Rather than negotiate a move from performance to administration, it was as a coaching fellow at WTO that Thomas Lausmann got started in his career (’99). “Kim [Witman] gave me my first professional engagement in the industry when she took a chance to hire me as an apprentice coach,” says Lausmann. He ascended quickly to become head of the music department at Vienna Staatsoper while serving as a principal coach at Bayreuth in the summers. Lausmann has been the Metropolitan Opera’s Director of Music Administration since 2019.

Representing an even younger generation, soprano Kerriann Otaño (Studio Artist ’15, ’16; Filene Artist in ’18) took on the role of Vice President of Engagement at OperaDelaware in 2022. “So much of my philosophy about artist-led programming and putting artists in the driver’s seat came from being in programs like WTO, where I got to see how inventive artists could be,” Otaño said. “You get a different type of performance when you give an artist space for their creativity versus when you tell them: ‘This is what you have to sing.’”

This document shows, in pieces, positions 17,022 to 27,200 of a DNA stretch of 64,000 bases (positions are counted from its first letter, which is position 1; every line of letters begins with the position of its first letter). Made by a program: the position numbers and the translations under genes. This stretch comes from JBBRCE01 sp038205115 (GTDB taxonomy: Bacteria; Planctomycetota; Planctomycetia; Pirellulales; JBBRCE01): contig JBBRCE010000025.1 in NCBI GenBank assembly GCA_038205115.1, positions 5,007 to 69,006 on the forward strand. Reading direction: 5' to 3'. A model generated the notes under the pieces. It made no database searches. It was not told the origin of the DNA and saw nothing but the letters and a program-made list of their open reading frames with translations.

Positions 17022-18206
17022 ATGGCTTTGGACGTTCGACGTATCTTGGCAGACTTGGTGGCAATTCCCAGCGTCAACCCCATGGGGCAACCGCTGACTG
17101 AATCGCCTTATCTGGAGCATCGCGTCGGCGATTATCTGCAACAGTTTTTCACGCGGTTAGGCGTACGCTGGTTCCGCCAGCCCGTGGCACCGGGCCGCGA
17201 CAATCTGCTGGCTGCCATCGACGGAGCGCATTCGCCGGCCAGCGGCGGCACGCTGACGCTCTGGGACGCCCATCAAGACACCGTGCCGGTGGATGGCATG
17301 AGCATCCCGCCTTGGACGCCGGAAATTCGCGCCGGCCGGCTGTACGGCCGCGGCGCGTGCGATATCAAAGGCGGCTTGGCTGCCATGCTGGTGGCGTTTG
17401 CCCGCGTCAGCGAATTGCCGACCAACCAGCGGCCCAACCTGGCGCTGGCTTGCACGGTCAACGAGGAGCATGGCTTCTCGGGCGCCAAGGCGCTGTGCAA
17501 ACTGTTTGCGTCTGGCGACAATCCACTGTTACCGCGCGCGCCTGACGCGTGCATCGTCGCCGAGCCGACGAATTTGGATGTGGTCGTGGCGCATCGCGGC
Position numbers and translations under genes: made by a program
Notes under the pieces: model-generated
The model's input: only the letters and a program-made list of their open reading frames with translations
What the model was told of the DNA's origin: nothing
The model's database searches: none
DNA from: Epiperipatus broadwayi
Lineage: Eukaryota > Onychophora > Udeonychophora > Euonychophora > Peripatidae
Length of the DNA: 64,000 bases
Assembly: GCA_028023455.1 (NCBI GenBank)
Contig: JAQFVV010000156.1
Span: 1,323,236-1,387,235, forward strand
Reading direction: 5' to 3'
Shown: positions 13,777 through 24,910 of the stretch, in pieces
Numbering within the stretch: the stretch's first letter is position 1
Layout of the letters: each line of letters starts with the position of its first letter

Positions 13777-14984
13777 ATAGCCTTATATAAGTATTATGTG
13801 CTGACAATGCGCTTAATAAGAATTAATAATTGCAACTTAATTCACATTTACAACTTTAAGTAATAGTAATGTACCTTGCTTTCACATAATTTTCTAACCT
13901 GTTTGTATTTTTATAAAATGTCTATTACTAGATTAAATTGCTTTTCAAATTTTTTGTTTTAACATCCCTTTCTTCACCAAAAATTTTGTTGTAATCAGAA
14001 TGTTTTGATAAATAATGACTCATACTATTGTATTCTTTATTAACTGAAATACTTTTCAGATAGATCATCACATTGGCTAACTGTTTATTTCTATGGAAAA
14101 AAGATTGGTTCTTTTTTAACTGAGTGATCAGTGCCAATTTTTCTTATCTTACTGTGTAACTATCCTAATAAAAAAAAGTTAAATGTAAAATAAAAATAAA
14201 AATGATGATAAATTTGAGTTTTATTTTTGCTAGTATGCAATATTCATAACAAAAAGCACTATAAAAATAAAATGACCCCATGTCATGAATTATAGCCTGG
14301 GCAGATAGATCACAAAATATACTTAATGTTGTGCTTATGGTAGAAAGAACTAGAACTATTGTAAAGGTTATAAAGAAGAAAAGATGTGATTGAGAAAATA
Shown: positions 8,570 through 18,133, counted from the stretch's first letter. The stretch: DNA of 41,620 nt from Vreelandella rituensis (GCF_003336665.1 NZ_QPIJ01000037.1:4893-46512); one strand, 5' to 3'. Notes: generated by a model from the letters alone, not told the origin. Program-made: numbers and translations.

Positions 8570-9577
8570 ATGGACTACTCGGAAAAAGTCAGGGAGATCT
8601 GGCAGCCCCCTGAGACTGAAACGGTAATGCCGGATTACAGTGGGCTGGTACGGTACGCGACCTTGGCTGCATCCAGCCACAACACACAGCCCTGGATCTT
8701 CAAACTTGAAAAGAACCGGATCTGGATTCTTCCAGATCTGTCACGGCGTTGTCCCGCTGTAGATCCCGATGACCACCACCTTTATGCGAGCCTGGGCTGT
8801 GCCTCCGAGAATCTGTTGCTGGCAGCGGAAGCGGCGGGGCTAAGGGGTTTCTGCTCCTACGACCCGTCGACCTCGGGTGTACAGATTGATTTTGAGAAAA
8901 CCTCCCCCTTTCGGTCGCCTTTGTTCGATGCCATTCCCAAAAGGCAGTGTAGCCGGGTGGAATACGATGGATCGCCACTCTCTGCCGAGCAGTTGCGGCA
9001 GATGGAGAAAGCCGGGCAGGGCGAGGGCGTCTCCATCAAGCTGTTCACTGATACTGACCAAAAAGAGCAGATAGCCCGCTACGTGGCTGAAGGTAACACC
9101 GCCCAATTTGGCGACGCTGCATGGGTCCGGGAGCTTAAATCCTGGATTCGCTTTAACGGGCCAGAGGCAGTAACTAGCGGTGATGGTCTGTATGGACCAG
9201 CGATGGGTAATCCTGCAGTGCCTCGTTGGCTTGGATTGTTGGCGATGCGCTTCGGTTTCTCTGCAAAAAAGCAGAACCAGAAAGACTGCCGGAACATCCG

A dynamic speaker who uses her presence on Instagram and TikTok (“opera hype girl”) to entice people to try opera, Otaño has been carrying on the spirit of creative experimenting she admired at WTO in her work with OperaDelaware. She describes a recent project of “micro galas” where artists take their cue from the chef’s menu and create a corresponding musical program of multiple courses. She shares, “It’s a different way to bring the two worlds of the artistic and the culinary together in this restaurant space.” Otaño recalls the idea was inspired by her participation in a WTO program with The Phillips Collection in Washington, DC, during which singers were encouraged to develop a musical program based on personal responses to paintings they connected with.

“What resonates with me from Wolf Trap are those intimate experiences. I think that’s how people fall in love with opera: through the eyes of the people who love it the most—the advocates of it.”

Thomas May is a writer, critic, educator, and translator whose work appears in The New York Times among other publications. The English-language editor for the Lucerne Festival, he also writes program notes for such companies as the Metropolitan Opera.